Aerating the Mind: The Metaphor of Mental Functioning As Bodily Functioning

Metaphor and Symbol 9 (2):31-44 (1994)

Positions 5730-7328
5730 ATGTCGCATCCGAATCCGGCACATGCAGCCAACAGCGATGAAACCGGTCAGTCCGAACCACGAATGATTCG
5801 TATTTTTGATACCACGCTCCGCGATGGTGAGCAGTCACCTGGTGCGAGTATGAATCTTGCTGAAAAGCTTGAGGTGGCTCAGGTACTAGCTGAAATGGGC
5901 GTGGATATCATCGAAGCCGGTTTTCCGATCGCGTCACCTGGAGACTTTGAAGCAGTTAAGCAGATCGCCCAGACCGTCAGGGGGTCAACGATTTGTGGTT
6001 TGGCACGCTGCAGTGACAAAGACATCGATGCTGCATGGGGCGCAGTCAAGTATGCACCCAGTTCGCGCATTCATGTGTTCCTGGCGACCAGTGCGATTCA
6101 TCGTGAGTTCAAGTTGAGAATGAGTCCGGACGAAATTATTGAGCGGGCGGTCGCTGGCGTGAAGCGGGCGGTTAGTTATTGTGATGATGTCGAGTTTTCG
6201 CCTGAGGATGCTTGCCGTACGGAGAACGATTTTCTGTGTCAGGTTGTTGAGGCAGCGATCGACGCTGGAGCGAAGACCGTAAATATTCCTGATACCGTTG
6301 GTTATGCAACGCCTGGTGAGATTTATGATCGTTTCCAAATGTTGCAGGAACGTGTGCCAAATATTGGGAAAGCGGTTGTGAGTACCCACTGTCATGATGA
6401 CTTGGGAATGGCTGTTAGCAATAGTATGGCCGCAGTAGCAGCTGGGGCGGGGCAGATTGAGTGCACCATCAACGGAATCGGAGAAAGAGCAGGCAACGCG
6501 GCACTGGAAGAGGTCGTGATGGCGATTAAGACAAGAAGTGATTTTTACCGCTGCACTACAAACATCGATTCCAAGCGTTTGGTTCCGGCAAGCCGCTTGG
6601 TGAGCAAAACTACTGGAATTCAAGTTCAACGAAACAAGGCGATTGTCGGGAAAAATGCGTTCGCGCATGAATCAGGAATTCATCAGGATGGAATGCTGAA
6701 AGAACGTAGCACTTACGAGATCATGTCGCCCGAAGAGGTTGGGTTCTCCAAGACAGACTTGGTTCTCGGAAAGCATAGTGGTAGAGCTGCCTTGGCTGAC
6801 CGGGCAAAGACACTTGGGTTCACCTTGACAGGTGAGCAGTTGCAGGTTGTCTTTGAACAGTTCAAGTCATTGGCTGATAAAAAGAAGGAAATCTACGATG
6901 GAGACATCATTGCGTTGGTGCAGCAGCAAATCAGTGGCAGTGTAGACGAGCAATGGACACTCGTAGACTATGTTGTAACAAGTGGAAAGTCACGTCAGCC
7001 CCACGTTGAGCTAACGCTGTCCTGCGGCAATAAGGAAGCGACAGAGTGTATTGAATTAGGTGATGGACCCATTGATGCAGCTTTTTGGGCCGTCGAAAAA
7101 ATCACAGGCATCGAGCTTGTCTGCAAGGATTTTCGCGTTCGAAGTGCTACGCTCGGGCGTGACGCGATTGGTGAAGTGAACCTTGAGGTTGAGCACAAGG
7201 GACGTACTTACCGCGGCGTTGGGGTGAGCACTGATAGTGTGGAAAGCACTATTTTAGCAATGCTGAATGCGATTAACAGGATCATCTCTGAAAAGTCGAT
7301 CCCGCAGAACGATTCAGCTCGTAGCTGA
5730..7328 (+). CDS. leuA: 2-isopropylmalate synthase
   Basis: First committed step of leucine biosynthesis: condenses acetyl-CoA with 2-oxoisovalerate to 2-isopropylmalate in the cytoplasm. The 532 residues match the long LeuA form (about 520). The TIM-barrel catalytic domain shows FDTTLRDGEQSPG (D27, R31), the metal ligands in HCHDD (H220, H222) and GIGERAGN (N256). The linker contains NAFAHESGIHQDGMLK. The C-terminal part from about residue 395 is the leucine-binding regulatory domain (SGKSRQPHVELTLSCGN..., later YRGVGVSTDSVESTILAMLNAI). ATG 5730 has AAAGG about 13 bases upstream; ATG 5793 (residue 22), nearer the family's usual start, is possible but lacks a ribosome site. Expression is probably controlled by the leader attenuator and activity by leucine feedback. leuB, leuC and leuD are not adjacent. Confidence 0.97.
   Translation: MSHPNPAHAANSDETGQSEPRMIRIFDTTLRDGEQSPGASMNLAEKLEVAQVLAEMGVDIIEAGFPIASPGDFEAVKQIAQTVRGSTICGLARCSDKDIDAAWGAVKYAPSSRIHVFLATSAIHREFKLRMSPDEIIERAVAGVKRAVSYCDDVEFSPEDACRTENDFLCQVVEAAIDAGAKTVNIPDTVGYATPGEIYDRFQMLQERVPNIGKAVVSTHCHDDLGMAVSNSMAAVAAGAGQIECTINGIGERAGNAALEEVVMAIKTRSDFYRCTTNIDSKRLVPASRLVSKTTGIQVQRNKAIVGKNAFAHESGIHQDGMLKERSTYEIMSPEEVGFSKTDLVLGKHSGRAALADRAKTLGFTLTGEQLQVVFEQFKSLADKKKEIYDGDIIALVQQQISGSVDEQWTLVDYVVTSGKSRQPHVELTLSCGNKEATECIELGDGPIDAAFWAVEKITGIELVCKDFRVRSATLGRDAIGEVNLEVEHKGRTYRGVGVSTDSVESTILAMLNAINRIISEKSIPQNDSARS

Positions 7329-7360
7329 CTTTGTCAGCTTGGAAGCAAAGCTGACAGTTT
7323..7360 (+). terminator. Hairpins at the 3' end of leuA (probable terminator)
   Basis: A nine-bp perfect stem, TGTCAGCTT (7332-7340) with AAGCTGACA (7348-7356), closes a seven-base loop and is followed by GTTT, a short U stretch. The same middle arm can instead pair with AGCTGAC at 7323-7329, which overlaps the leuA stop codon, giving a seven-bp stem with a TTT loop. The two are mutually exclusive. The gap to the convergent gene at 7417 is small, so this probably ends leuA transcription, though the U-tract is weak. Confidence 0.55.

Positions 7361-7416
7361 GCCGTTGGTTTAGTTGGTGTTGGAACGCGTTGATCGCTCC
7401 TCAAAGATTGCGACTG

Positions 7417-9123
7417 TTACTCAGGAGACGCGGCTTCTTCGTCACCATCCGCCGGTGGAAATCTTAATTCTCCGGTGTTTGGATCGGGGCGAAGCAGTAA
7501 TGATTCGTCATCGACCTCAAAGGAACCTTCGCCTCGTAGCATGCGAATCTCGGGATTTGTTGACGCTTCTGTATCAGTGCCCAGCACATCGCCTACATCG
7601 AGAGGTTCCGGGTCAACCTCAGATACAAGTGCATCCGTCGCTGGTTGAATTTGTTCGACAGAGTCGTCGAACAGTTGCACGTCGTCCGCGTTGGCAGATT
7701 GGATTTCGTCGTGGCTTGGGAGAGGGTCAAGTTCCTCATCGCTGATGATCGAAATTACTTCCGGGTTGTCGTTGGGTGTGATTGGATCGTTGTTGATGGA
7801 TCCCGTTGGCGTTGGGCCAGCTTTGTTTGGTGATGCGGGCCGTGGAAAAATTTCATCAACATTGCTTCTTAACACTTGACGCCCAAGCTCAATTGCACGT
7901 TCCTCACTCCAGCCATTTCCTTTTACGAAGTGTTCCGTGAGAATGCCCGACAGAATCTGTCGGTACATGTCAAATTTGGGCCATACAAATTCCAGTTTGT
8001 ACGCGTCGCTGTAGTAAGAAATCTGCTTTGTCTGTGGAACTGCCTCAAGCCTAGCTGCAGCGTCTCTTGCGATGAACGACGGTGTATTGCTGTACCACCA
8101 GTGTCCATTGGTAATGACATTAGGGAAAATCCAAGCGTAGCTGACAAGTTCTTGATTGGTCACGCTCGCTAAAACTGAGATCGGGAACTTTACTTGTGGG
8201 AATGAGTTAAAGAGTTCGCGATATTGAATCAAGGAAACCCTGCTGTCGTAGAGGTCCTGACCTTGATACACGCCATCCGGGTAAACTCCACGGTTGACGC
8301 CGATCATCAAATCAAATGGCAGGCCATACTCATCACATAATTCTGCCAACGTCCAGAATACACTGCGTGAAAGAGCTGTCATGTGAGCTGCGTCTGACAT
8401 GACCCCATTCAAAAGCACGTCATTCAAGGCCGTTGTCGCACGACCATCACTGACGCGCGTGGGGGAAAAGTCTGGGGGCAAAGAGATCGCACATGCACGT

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Recent advances in the cognitive sciences suggest that cognition is grounded in our embodied experience. This article supports this claim by analyzing the way we conceptualize our emotions metaphorically in terms of bodily processes. Our emotions are not merely matters of subjective feeling. Rather, emotions have stable conceptual structures that have emerged from our embodied activity through metaphorical projections, structures that are shared in a culture and can be disclosed by empirical inquiry. This article explores the metaphorical structuring of anxiety in terms of our experience of breathing. The correlation in our experience between mental functioning and bodily functioning, which leads to the emergence of metaphorical understanding, is of special concern. The article elaborates on how features of our experience of inhibited breathing map onto our experience of mental disquietude. The analysis draws primarily from Johnson (1987), Lakoff (1987), Lakoff and Johnson (1980), and Reddy (1979) and borrows insight from James and Perls.
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